IOM-PDD Regional Capacity Building Workshop on “Human Mobility in the Context of Disaster and Climate Change in the Pacific”

Event Date: 
Tuesday, February 13, 2018 to Wednesday, February 14, 2018

Location: Suva, Fiji

Known as the “early warning system of the global community”, the Pacific Islands region is extremely vulnerable to climate change and faces disproportionately high disaster risks. Slow-onset processes, like rising temperature and sea level, coastal erosion and salinity intrusion are occurring at an accelerated pace due to climate change. In addition, sudden-onset events, such as floods, droughts and cyclones are common and lead to disasters, and occur alongside geophysical hazards, such as earthquakes, tsunamis and volcano eruptions. These phenomena affect all aspects of life, threatening the existence and livelihoods of Pacific communities and affecting migration patterns within and outside the region.

In this context, diverse mobility responses have emerged in the Pacific. Some people and communities have been evacuated or even displaced as a result or in the anticipation of a sudden-onset disaster, and others have migrated pre-emptively or were relocated in the face of slow-onset processes or recurrent sudden-onset events that have affected them over a long period of time. Migration, especially for economic reasons, is also used as a strategy to adapt to the adverse effects of climate change and to reduce the risk of displacement in cases of disasters.[1]

Internal migration from rural outer atolls to larger islands or from rural areas to urbanized centres is a significant trend in Small Island Developing States in the Pacific that will be exacerbated by climate change. This poses several challenges, including labour market saturation and the emergence of informal settlements in urban areas and labour market gaps in rural areas. It also places additional strains on a delicate ecosystem and overcrowded environment. International migration is also observed, with Australia, New Zealand and the United States of America as the main destination countries for Pacific Islanders. This movement is facilitated by preferential entry agreements and seasonal worker schemes.[2]

Progress on addressing these population movements has been ongoing at the regional level, mirroring developments in key global policy processes such as the UN climate change negotiations, the Sendai framework for Disaster Risk Reduction, the 2030 Agenda for Sustainable Development, and more recently the process towards a global compact on safe, orderly and regular migration. Most importantly, the Framework for Resilient Development in the Pacific 2017-2030 (FRDP) endorsed by the Pacific leaders takes an integrated approach to address climate change and disaster risk management and makes commitments relating to human mobility, migration, and climate change, in alignment with the 2030 Agenda for Sustainable Development and other key international commitments.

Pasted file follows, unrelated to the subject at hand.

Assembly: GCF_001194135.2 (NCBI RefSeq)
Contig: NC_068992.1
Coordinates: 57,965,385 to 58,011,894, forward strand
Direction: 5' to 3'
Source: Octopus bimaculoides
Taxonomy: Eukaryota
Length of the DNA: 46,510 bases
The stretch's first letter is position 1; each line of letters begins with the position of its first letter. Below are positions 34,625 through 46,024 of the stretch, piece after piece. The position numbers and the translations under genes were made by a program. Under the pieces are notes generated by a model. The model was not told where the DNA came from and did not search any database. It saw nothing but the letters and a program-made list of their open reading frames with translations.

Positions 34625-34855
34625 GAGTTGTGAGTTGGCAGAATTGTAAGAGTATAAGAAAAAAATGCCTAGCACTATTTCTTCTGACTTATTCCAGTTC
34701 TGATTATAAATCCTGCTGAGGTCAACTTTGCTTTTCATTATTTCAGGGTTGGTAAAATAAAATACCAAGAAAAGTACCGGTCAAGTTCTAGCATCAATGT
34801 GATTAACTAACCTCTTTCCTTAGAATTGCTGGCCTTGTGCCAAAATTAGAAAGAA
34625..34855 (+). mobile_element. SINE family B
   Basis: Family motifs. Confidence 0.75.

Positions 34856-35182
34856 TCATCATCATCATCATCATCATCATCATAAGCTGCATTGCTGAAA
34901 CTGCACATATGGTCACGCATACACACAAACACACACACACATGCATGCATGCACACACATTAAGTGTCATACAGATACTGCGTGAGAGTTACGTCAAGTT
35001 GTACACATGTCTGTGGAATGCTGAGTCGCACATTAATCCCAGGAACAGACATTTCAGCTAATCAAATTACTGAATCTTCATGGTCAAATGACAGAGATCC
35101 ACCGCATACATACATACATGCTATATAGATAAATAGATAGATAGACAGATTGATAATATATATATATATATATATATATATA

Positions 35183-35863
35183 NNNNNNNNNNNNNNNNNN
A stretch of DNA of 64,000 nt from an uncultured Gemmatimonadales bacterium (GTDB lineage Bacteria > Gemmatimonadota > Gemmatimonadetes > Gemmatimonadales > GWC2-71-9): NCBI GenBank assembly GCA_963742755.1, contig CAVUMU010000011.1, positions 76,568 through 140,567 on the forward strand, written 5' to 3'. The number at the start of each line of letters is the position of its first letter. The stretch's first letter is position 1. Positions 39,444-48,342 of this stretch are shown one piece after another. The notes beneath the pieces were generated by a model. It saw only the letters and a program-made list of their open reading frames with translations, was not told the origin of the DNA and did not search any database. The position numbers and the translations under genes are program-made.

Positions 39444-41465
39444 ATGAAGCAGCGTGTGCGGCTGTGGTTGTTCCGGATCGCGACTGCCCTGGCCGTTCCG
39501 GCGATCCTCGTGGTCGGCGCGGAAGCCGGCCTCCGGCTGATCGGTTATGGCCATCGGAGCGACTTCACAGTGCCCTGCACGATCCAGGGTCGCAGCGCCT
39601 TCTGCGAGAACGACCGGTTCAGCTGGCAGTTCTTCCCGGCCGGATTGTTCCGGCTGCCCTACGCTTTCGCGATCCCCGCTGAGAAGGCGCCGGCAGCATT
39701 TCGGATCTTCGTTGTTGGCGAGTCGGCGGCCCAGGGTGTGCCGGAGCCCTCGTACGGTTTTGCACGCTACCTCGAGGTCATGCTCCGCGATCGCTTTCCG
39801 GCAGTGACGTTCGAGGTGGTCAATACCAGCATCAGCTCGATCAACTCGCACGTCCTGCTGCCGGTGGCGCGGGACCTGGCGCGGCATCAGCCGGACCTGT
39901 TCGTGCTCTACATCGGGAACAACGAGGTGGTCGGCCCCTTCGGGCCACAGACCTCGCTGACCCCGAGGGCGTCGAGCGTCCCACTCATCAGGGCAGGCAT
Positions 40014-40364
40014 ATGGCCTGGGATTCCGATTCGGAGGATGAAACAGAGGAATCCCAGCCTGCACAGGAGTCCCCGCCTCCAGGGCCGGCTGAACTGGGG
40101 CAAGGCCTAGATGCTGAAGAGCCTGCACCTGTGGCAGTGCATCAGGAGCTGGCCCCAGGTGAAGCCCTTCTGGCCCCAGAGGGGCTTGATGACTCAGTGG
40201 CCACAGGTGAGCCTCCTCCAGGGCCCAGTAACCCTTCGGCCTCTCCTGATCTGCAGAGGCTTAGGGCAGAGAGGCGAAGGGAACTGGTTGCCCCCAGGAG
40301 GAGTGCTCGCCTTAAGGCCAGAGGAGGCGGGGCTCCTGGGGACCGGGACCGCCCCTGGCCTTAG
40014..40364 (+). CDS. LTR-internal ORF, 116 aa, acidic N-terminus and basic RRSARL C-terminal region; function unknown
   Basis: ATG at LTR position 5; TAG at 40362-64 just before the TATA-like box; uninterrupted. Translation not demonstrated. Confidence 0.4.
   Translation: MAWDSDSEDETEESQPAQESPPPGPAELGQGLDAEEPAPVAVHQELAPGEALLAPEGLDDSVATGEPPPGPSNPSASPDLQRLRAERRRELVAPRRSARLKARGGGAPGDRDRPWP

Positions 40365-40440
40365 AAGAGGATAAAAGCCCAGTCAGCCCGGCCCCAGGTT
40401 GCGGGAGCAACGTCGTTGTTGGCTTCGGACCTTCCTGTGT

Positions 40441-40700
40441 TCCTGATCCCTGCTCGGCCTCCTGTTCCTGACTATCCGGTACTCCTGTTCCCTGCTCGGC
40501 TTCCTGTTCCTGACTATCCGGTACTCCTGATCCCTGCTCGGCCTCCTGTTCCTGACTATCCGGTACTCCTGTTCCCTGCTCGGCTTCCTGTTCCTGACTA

In addition, the Pacific Climate Change and Migration (PCCM) Project, implemented by UNESCAP in partnership with UNDP and ILO and funded by the European Union (EU), also made significant progress on supporting countries to plan and implement national policies on climate change and migration as well as strengthening regional knowledge and policy dialogue on the impacts of climate change on migration, including labour migration. The 2013 Nansen Initiative consultations in the Pacific region also played an important role in supporting governmental and civil society's work on these issues. Building on these past efforts, the International Organization for Migration, the Platform on Disaster Displacement (follow-up to the Nansen Initiative) and other actors in the region continue to actively support governmental efforts to address displacement, migration and relocation in the context of disasters and climate change.

In the context of such advancements, it is essential that policymakers in the region have a common understanding of:

i) the challenges and opportunities associated with human mobility in the context of disasters and climate change;

ii) possible solutions, including examples of existing good practices, to address these challenges and harness the opportunities;

iii) ways forward towards greater coherence among regional and national policies dealing with climate change, sustainable development, disaster risks and mobility management, which are still little connected.

To offer regional policymakers an environment to build their capacities and to engage in promoting policy coherence, a two-day regional capacity building workshop for policymakers will be organised by the International Organization for Migration (IOM) and the state-led Platform on Disaster Displacement (PDD) on 13-14 February 2018 in Suva, Fiji. The workshop will build on IOM’s capacity building programme on Migration, Environment and Climate Change[3], and will be in line with IOM’s Pacific Strategy 2017-2020[4], with the strategic priorities of the state-led Platform on Disaster Displacement (PDD)[5], and with the UN Pacific Strategy 2018-2022[6].

 

 

[1] IOM 2017. Effects of Climate Change on Human Mobility in the Pacific and Possible Impact on Canada. Available from: http://www.environmentalmigration.iom.int/effects-climate-change-human-mobility-pacific-and-possible-impact-canada.

[2] IOM 2017. Effects of Climate Change on Human Mobility in the Pacific and Possible Impact on Canada. Available from: http://www.environmentalmigration.iom.int/effects-climate-change-human-mobility-pacific-and-possible-impact-canada.

[4] IOM 2017. IOM Pacific Strategy 2017 - 2020. Available from: https://publications.iom.int/system/files/pdf/iom_pacific_strategy.pdf.

[6] United Nations in the Pacific 2017: United Nations Pacific Strategy 2018-2022

Read also the January 2018 Micronesia Newsletter